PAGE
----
Zack Britton, the dominant left-handed closer who received two All-Star nods with the Orioles in the 2010s, has announced his retirement, according to The Athletic. Britton, 35, last pitched for the Yankees in 2022.

In his interview with The Athletic, Britton cited mounting injuries and his desire to spend more time with his wife and four kids as his reason for retirement.

“There’s a lot of talented guys who don’t get to play for 12 years,” he told The Athletic. “So I’m very grateful for that. It was the journey, honestly, that was special. I was never great at being good at two things and now it’s time to be all-in on my family.”

An Orioles third-round pick in 2006, Britton was once a struggling starter who reinvented himself as lights-out reliever. From 2011-13, the California native registered a disappointing 4.77 ERA across 48 appearances, most of them starts. But in 2014, a move to the bullpen turned Britton’s career around as the 26-year-old established himself as one of the most dangerous weapons in the game with his devastating sinker.

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Britton recalled how the offseason before heading into 2014 was a critical juncture in his career, as he was out of options and his wife Courtney was pregnant. He worked his hardest that winter and spring training to make the team out of camp.

“Playing for the Yankees was special, being able to take my family to All-Star Games was really cool, too,” he told The Athletic. “But when I look back at my career, I think what I’m most proud of is that offseason and how I handled a time that was make-or-break for me.”

Initially deployed as the set-up man for right-hander Tommy Hunter, Britton had moved into the closer role by mid-May and never relinquished it. With 37 saves and a 1.65 ERA, he cemented a bullpen that helped push the Orioles to their first American League East title since 1997.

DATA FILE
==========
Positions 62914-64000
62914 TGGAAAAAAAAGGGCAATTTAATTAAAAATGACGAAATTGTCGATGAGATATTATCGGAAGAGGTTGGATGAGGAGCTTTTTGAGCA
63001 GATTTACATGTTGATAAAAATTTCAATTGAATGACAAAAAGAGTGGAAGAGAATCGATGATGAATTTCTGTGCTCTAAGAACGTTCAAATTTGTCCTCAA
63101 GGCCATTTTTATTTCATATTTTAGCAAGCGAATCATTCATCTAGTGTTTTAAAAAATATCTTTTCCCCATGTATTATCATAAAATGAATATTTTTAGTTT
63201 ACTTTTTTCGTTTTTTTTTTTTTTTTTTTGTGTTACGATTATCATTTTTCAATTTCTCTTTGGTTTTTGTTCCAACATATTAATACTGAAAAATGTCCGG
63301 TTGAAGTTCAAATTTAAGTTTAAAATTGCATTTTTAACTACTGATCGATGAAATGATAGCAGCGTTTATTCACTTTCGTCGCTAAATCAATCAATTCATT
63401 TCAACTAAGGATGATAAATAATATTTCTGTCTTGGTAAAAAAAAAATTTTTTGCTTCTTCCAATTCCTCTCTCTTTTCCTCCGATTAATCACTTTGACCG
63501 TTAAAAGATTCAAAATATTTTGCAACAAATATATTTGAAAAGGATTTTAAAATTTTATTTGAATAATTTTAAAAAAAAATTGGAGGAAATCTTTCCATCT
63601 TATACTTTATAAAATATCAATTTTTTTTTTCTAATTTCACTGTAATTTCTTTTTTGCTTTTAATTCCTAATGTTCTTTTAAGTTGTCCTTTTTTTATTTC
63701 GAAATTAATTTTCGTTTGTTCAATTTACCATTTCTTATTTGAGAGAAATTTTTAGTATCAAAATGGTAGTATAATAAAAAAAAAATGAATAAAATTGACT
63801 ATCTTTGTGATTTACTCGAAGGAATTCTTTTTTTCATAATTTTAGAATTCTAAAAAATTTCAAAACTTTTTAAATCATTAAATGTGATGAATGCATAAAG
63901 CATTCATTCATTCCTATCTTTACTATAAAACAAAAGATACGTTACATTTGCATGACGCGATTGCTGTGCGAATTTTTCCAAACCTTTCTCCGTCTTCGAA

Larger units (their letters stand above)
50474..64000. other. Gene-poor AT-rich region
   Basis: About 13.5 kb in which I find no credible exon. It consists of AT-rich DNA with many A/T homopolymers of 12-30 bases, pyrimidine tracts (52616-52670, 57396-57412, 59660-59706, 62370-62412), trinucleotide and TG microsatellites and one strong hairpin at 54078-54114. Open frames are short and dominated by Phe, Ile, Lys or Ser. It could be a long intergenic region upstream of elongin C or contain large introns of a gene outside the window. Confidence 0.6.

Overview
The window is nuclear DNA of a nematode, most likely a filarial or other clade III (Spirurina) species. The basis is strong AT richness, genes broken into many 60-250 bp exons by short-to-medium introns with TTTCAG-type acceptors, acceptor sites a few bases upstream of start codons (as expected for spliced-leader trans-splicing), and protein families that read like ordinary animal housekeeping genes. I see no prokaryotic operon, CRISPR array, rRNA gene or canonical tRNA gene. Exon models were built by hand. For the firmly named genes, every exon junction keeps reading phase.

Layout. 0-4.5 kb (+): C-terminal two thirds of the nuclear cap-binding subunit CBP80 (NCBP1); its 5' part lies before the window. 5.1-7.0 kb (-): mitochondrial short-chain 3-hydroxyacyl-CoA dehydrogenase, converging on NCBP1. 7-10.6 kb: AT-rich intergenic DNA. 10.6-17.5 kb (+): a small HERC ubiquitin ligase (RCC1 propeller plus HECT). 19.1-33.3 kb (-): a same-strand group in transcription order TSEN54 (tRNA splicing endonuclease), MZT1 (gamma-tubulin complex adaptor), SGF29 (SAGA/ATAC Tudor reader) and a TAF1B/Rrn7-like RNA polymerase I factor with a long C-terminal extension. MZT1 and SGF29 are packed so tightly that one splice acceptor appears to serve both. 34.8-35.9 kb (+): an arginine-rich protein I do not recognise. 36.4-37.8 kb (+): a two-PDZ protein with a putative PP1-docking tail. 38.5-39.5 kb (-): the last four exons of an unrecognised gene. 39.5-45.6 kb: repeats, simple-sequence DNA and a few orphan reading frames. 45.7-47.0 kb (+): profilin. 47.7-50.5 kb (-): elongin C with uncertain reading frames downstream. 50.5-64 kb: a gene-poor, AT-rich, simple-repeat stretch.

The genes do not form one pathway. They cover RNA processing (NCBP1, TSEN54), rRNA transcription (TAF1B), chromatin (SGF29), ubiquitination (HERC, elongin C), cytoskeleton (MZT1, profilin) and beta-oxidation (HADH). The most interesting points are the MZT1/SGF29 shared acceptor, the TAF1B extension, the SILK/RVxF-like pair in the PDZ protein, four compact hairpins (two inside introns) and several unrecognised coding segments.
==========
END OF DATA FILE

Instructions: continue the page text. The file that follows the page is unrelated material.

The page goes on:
After making first career All-Star team in 2015, Britton put together one of the most impressive seasons ever for a reliever in 2016. His sparkling 0.54 ERA and perfection (47-for-47) in save opportunities earned him both Cy Young and Most Valuable Player votes. But Britton’s season will be remembered more for the AL Wild Card Game against the Blue Jays, in which he was not called upon by manager Buck Showalter, who instead opted for Ubaldo Jiménez in the 11th inning of a tie game. Britton watched from the bullpen as Jiménez surrendered a walk-off home run, ending the Orioles’ season.

Baltimore’s struggles in 2017 extended to Britton, who missed time with injury and saw his ERA rise to 2.89. That December, he ruptured his Achilles tendon, keeping him out of action until the following June. By that point, the Orioles were in freefall, and Britton quickly became the subject of trade discussions. On July 24, then-general manager Dan Duquette shipped Britton to New York in exchange for three pitchers: righties Cody Carroll and Dillon Tate — who remains with the team — and lefty Josh Rogers.

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Britton, whose first name was mistakenly spelled with an ‘H’ instead of a ‘K’ for years, re-signed with the Yankees before the 2019 season, inking a three-year, $39 million deal to stay in pinstripes. In 12 big league seasons, he registered a 3.13 ERA in 442 appearances and collected 154 saves. His 139 saves with the Orioles rank second in franchise history behind only Gregg Olson.

At his peak, Britton relied almost exclusively on his sinker, which he threw nearly 90% of the time between 2014-18. During his historic 2016 season, opponents hit just .160 off the pitch, which hovered around 97 mph, according to Statcast.

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In a stroke of fate, the last appearance of his career was against the Orioles on Sept. 30, 2022.

“I threw a ball to the backstop as my last pitch; I think about that and it sucks,” he told The Athletic “It might not have been perfect from a career standpoint or going out on a high note, but you don’t always get to pick. My gut was telling me it was time to see what life was like on the other side.”

paul.mancano@thebaltimorebanner.com

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